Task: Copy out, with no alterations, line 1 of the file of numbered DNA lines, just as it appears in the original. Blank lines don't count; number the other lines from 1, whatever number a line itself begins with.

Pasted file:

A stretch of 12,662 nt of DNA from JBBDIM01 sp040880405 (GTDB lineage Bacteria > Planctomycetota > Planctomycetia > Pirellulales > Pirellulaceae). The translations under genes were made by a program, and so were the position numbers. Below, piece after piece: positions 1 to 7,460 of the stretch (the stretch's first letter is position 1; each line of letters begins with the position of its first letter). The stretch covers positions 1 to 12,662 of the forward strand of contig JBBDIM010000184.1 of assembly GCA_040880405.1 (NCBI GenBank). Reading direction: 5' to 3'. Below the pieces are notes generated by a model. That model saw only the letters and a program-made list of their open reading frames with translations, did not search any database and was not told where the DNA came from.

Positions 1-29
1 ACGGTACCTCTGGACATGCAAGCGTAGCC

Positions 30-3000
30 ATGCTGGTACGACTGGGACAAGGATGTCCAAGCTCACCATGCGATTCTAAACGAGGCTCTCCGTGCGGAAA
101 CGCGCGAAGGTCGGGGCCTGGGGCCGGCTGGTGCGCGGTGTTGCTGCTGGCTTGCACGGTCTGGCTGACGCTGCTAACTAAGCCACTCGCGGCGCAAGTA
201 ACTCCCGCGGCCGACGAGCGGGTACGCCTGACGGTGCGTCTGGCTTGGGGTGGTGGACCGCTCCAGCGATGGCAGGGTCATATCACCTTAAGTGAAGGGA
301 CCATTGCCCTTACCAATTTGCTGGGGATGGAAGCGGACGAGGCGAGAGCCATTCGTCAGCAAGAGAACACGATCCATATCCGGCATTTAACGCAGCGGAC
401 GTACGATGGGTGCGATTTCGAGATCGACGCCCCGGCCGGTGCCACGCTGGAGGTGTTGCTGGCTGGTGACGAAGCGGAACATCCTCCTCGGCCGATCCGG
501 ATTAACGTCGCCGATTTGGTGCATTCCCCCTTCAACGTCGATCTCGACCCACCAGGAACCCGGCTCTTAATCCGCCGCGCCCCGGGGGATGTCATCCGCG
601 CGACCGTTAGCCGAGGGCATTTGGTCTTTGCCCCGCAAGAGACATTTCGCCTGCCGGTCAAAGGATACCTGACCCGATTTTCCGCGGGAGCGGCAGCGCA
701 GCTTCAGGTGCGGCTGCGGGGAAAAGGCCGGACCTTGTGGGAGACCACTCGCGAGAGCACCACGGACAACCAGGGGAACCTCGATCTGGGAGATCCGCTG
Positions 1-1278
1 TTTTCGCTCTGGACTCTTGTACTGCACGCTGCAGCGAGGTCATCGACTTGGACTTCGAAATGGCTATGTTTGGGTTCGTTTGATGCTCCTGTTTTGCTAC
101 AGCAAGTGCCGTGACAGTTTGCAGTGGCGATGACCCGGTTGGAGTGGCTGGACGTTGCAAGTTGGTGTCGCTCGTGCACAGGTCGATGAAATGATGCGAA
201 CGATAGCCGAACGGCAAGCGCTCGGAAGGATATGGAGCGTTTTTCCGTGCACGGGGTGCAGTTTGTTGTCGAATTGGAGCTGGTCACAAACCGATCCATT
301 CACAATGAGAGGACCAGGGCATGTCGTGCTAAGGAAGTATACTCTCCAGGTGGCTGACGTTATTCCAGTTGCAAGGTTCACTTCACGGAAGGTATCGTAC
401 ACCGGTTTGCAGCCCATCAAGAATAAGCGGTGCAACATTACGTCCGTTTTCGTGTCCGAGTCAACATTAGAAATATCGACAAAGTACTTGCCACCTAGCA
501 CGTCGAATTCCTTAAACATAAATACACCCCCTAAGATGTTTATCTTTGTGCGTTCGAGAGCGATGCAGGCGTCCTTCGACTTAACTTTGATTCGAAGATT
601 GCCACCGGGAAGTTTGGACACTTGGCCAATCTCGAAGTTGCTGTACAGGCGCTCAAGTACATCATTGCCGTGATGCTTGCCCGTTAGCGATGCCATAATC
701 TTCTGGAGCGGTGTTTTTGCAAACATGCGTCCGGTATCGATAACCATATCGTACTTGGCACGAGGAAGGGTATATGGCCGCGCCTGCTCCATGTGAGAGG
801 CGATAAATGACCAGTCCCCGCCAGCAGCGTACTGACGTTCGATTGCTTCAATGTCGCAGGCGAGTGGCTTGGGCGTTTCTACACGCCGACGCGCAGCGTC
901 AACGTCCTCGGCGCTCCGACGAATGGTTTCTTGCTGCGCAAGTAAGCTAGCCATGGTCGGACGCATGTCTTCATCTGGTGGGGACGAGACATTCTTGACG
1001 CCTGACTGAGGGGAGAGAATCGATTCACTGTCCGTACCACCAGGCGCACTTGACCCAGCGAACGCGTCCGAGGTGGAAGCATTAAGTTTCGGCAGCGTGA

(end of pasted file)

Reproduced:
A stretch of 12,662 nt of DNA from JBBDIM01 sp040880405 (GTDB lineage Bacteria > Planctomycetota > Planctomycetia > Pirellulales > Pirellulaceae). The translations under genes were made by a program, and so were the position numbers. Below, piece after piece: positions 1 to 7,460 of the stretch (the stretch's first letter is position 1; each line of letters begins with the position of its first letter). The stretch covers positions 1 to 12,662 of the forward strand of contig JBBDIM010000184.1 of assembly GCA_040880405.1 (NCBI GenBank). Reading direction: 5' to 3'. Below the pieces are notes generated by a model. That model saw only the letters and a program-made list of their open reading frames with translations, did not search any database and was not told where the DNA came from.